Wins No Hearts
HRC offers the politics of division.
What’s the point of damage control if it only compounds the damage?
That’s the question I asked myself after last night’s community forum at the LGBT Community Center of New York City sponsored by the Human Rights Campaign. The forum on the Employment Non-Discrimination Act that passed the U.S. House of Representatives on Nov. 7 drew nearly 100 people, including a substantial number of transgendered people as well as non-transgendered lesbian, gay, and bisexual community members. But despite the demographic diversity of the audience, there was unanimity regarding the HRC and its betrayal of transgendered people in supporting the stripped-down, sexual orientation-only version of ENDA that passed the House with the support of HRC and over the opposition of United ENDA, a coalition of more than 360 national, state, and local LGBT organizations from throughout the country.
David Smith and Sultan Shakir represented HRC, though the former did almost all the talking, the latter responding to only one question towards the end of the event. But if Smith was offering the party line on HRC’s machinations, no one in the audience was buying it; quite the contrary. The open rejection of HRC’s explanation of its actions in the drama that engulfed ENDA from late September until its passage in early November was apparent both from the comments from the audience and from conversations afterwards with audience members. Speaker after speaker came forward to castigate HRC for its betrayal of the promise that its president (Joe Solmonese) had made at a transgender conference earlier this year that HRC would never support an ENDA without gender identity or expression. Smith told the audience at the Center last night that Solmonese had simply “misspoke” when he described HRC’s position on ENDA. But Solmonese made his comments at Southern Comfort in September, and only now is HRC’s communications director disavowing those comments.
HRC has lost whatever credibility it may have had in the transgender community as a result of the debacle over ENDA that it helped engineer, but the organization will not recover any of that credibility until its staff and board begin an honest dialogue with other members of the community that HRC betrayed. HRC must first admit the obvious — that the organization made a concrete promise and then broke it, and more important, that it did so out of a selfish regard for its own proximity to power. The moment of truth came in the first week of November, when HRC was faced with a clear choice: to stand on principle with the rest of the organized LGBT community, as represented by United ENDA, or to value its own relations with people in power over the principle of transgender equality under law.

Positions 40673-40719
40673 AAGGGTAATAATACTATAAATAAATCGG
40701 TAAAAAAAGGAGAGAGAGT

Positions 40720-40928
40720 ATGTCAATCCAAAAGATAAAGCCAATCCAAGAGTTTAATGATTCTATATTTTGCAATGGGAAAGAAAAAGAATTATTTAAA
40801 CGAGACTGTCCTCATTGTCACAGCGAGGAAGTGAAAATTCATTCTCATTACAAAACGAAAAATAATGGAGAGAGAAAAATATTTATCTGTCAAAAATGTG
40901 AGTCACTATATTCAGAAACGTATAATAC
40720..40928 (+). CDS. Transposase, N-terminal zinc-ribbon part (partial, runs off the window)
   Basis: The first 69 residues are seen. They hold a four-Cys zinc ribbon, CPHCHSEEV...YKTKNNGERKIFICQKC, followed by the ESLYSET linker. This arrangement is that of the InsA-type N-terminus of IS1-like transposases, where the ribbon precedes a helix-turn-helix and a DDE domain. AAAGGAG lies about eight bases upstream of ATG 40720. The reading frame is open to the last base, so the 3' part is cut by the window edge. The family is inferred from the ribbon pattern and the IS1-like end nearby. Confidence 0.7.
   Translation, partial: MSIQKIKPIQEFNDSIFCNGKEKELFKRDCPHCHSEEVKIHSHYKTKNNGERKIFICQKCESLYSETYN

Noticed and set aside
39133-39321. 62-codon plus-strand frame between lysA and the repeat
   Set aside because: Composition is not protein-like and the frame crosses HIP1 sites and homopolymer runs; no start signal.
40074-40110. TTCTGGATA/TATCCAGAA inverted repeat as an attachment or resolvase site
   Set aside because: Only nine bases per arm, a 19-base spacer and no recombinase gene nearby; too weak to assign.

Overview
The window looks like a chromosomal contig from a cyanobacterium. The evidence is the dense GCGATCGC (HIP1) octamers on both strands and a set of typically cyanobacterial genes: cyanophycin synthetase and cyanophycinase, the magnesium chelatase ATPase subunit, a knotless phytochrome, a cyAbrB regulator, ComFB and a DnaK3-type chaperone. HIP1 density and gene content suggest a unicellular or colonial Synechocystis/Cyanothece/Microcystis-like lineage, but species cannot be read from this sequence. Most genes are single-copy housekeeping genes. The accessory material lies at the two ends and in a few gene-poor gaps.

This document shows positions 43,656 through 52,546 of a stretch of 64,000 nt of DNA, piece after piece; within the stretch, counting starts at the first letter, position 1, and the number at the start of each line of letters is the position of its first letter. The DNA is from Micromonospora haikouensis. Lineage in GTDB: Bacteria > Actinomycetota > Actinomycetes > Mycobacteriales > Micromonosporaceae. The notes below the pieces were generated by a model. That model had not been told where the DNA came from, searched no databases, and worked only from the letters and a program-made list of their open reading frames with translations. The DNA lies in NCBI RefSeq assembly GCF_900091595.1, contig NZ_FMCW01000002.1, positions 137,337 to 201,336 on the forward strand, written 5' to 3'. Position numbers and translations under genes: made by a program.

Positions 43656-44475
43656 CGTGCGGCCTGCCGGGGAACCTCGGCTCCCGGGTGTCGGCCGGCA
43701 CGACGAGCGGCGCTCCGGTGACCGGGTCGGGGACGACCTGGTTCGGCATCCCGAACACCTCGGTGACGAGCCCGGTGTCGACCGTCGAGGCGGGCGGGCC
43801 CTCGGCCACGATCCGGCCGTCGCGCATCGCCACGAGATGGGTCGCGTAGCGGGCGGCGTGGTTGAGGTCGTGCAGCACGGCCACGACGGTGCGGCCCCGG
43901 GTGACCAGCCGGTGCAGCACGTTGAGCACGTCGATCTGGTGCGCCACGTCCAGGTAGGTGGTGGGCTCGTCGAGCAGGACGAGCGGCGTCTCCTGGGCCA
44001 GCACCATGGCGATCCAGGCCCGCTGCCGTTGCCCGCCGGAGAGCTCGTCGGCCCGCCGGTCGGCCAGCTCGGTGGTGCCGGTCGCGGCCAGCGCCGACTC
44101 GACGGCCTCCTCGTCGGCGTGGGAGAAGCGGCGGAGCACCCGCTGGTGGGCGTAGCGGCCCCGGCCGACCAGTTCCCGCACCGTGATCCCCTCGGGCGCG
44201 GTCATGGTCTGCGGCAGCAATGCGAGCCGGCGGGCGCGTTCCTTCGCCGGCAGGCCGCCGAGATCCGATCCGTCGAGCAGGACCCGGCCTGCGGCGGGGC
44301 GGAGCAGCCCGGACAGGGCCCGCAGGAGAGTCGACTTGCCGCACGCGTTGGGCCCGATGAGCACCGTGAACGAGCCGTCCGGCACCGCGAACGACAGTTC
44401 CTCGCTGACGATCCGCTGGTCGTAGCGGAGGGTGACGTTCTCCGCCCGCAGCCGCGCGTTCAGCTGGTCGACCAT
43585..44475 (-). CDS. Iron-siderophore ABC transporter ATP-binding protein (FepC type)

If one is to judge from last night’s forum here in New York, the ‘listening tour’ that David Smith and other senior and junior HRC staff have now embarked on will not bear fruit, because HRC seems incapable of offering anything but double-speak and spin. The comments from Smith were dripping with condescension and disdain for members of the audience and members of the LGBT community more generally. The attitude seemed to be that only HRC knows how to do legislation. As someone who has actually led a successful legislative campaign at the local level and who has participated in several legislative campaigns both at the city and state level here in New York, know how difficult legislative work is and how difficult it is to work with self-interested politicians.
But I also know that there are ways of handling difficult politicians that do not require selling out the most vulnerable members of the community that one ostensibly represents, which is what HRC did by giving Barney Frank and Nancy Pelosi the political cover they needed to strip transgender-inclusive language from ENDA. Pushing a non-transgender-inclusive ENDA bill through the House does not lay the groundwork for getting a fully transgender-inclusive ENDA enacted, contrary to Smith’s double-speak; pushing a non-transgender inclusive ENDA bill through the House divides the LGBT community and undermines the most LGBT-supportive members of Congress, setting up a dynamic that will only complicate efforts to get a truly inclusive ENDA signed into law.
This opinion piece originally appeared on Visible Voice 08.com on 12.6.2007.